I had a talk during the past week with one of our merchants, who, I understood, had taken a contract to furnish flour to Camp Douglas at five dollars and twenty-four cents a hundred. While conversing with him, I learned that he had taken but a small contract and that he had the flour and wheat on hand necessary to fill it, and he was disposed to sell, being satisfied that others would have done so if he had not. I could not say much to him on the subject when I heard what he had to say. But what do such prices do for our farmers? They reduce their wages to twenty-five or fifty cents a day. Circumstances are woven around them that this is the inevitable result. To facilitate operations on their farms they have probably got reapers and mowers, thrashing machines, ploughs and other farming utensils on credit from some of these merchants, and being in debt they are obliged to let their wheat go at a dollar a bushel, when it [p.199]cost them two dollars a bushel, and if their labor were paid for in proportion to that of our mechanics and common laborers, it would be worth from three dollars to five dollars per bushel. If our merchants and producers would be agreed in these matters, the outsiders could not affect the price of wheat or flour one sixpence, and we might have a fair remunerative price for them.
I recollect when Mr. Livingstone was here and the army was at Camp Floyd that he reduced the price of flour and wheat. I told him that it was the most impolitic thing he could do; for if instead of reducing, he kept up the price of wheat to three or four dollars a bushel he would make a thousand dollars where he only made a hundred. I want to inform our merchants, whether in or out of the Church, that these gentlemen here on the hill—I am disposed to call them gentlemen, I am acquainted with some of them, it is not Pat[rick Edward Connor] and his crowd—would rather pay this community ten dollars a hundred for their flour than five. Why? Because they see that this is a laboring community and they ought to have pay for their labor. We ought to be reasonable with one another, and be as willing to give as to receive.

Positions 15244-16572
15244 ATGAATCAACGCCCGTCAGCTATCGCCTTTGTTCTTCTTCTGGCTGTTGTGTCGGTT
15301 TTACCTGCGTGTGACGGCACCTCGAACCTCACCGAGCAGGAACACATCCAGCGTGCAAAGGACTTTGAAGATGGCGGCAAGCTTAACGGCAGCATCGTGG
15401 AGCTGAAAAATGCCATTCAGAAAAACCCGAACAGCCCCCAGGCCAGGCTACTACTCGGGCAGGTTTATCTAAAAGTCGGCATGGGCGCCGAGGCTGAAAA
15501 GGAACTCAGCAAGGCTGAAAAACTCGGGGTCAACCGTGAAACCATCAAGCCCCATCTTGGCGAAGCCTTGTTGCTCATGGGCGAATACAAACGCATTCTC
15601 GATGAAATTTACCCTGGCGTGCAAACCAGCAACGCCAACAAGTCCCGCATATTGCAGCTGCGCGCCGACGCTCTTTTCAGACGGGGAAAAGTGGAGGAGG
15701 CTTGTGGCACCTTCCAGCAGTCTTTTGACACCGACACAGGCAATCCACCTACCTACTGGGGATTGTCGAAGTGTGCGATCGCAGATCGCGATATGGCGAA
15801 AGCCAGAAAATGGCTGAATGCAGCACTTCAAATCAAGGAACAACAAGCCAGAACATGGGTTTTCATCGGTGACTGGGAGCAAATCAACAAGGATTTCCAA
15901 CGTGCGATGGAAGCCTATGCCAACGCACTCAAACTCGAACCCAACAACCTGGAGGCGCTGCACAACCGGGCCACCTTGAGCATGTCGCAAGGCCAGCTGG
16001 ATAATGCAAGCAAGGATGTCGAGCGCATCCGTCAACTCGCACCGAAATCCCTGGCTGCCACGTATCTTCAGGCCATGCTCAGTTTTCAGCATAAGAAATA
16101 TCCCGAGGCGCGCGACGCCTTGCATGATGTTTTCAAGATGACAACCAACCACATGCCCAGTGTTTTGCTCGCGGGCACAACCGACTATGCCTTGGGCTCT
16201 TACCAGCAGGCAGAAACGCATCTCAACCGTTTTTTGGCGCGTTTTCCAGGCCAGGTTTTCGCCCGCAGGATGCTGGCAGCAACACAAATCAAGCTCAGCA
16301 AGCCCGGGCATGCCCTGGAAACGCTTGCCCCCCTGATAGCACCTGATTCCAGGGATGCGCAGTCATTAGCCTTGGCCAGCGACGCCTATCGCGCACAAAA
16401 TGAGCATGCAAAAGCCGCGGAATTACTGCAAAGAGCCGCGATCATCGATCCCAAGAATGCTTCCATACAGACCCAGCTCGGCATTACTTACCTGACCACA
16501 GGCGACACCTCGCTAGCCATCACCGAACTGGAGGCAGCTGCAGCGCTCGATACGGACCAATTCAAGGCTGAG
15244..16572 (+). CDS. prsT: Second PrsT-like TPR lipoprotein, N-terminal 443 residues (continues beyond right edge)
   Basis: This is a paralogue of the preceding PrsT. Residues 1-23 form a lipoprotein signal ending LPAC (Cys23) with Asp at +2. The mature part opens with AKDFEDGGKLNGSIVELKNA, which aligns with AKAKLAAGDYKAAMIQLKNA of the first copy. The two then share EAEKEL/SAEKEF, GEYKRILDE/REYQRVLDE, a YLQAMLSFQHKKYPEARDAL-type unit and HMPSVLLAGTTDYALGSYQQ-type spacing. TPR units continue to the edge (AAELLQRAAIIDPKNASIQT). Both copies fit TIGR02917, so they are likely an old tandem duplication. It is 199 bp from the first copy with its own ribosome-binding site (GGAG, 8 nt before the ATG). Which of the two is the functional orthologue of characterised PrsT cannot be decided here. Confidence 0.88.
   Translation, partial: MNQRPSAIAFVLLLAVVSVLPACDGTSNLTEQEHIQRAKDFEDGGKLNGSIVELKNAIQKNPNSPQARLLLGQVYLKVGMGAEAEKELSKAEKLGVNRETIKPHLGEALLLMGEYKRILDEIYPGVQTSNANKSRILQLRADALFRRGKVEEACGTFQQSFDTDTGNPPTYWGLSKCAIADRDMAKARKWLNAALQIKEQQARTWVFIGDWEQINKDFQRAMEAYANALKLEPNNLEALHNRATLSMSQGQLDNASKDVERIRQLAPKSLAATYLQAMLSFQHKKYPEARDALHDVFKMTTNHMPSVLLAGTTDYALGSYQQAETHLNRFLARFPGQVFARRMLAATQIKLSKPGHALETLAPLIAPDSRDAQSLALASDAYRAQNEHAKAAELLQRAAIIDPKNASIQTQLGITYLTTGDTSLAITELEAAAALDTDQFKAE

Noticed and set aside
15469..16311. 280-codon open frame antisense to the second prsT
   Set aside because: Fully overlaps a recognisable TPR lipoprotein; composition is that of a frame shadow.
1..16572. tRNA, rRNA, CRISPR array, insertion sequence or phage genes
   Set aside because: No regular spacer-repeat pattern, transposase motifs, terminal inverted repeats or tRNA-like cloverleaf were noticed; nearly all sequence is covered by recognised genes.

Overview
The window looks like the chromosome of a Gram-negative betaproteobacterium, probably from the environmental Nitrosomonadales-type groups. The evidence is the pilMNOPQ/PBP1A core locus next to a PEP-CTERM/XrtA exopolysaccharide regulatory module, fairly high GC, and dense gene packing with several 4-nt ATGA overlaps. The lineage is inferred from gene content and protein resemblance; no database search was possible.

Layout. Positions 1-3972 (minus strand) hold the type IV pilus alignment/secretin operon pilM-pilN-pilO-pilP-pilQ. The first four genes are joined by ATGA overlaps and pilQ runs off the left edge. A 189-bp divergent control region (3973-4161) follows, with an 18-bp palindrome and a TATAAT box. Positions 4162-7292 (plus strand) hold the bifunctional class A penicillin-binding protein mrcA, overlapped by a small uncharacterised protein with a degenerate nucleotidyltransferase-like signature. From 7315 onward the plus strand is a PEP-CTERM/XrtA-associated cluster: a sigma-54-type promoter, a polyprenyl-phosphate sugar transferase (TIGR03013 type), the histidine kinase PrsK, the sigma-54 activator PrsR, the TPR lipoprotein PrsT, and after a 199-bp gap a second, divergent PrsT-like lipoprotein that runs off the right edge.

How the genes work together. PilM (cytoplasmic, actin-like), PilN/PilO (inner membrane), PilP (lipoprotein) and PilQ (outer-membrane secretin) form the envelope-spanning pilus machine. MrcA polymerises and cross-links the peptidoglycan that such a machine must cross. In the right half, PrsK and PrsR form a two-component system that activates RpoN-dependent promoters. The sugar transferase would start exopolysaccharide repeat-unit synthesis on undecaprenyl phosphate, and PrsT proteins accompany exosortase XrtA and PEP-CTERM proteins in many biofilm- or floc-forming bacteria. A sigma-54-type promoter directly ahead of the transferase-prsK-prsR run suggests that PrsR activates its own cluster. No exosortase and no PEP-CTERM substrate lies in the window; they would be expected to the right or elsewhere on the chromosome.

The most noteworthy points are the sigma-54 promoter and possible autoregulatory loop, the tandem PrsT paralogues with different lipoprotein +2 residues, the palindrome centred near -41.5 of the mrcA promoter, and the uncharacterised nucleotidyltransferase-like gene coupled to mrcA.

I think I will tell a story in relation to this matter. A few years ago when the people were very anxious to trade off their flour, a company passed through here, the captain of which was a pretty honorable man; he had been through before and was tolerably well-known. When the flour was offered to him for three or four dollars a hundred, said he, “Gentlemen you are a set of damned fools; we do not want this flour short often dollars a hundred. Why do you sell it so cheap; you do not get anything for your labor?” I do not say that our quartermasters who purchase here say this, but I guess it comes into their minds sometimes. Some of our friends think they are going to curry favors by selling so cheaply. What is it to them who let out the contracts; it is not they who pay for this flour; neither do those men who are sent to Washington pay for it, but it is paid for out of the millions that are gathered from the taxed hard laboring community of the United States. Do you not think these gentlemen here would as soon let us have a fair price for our flour as to see it gambled away? My solid opinion is that they would; whether it is so or not, it is no matter. I will let this rest.
I want to say to the farmers when you gather your wheat, put it in your bins, and if you owe a merchant, let him wait until the day of judgment unless he will pay you so that you can live. If you owe a man who has it in his power to control your labor and means, and would crush you, tell him to wait. If he were just and generous, he would be willing to let you live, as well as to live himself. It is almost straining my own feelings to say a man should not pay his honest debts, but is it honest for a man who has me in his power to crash out my life? No, it is damnable [p.200]and will send many an Elder to hell. Equal rights of live and let live is our doctrine.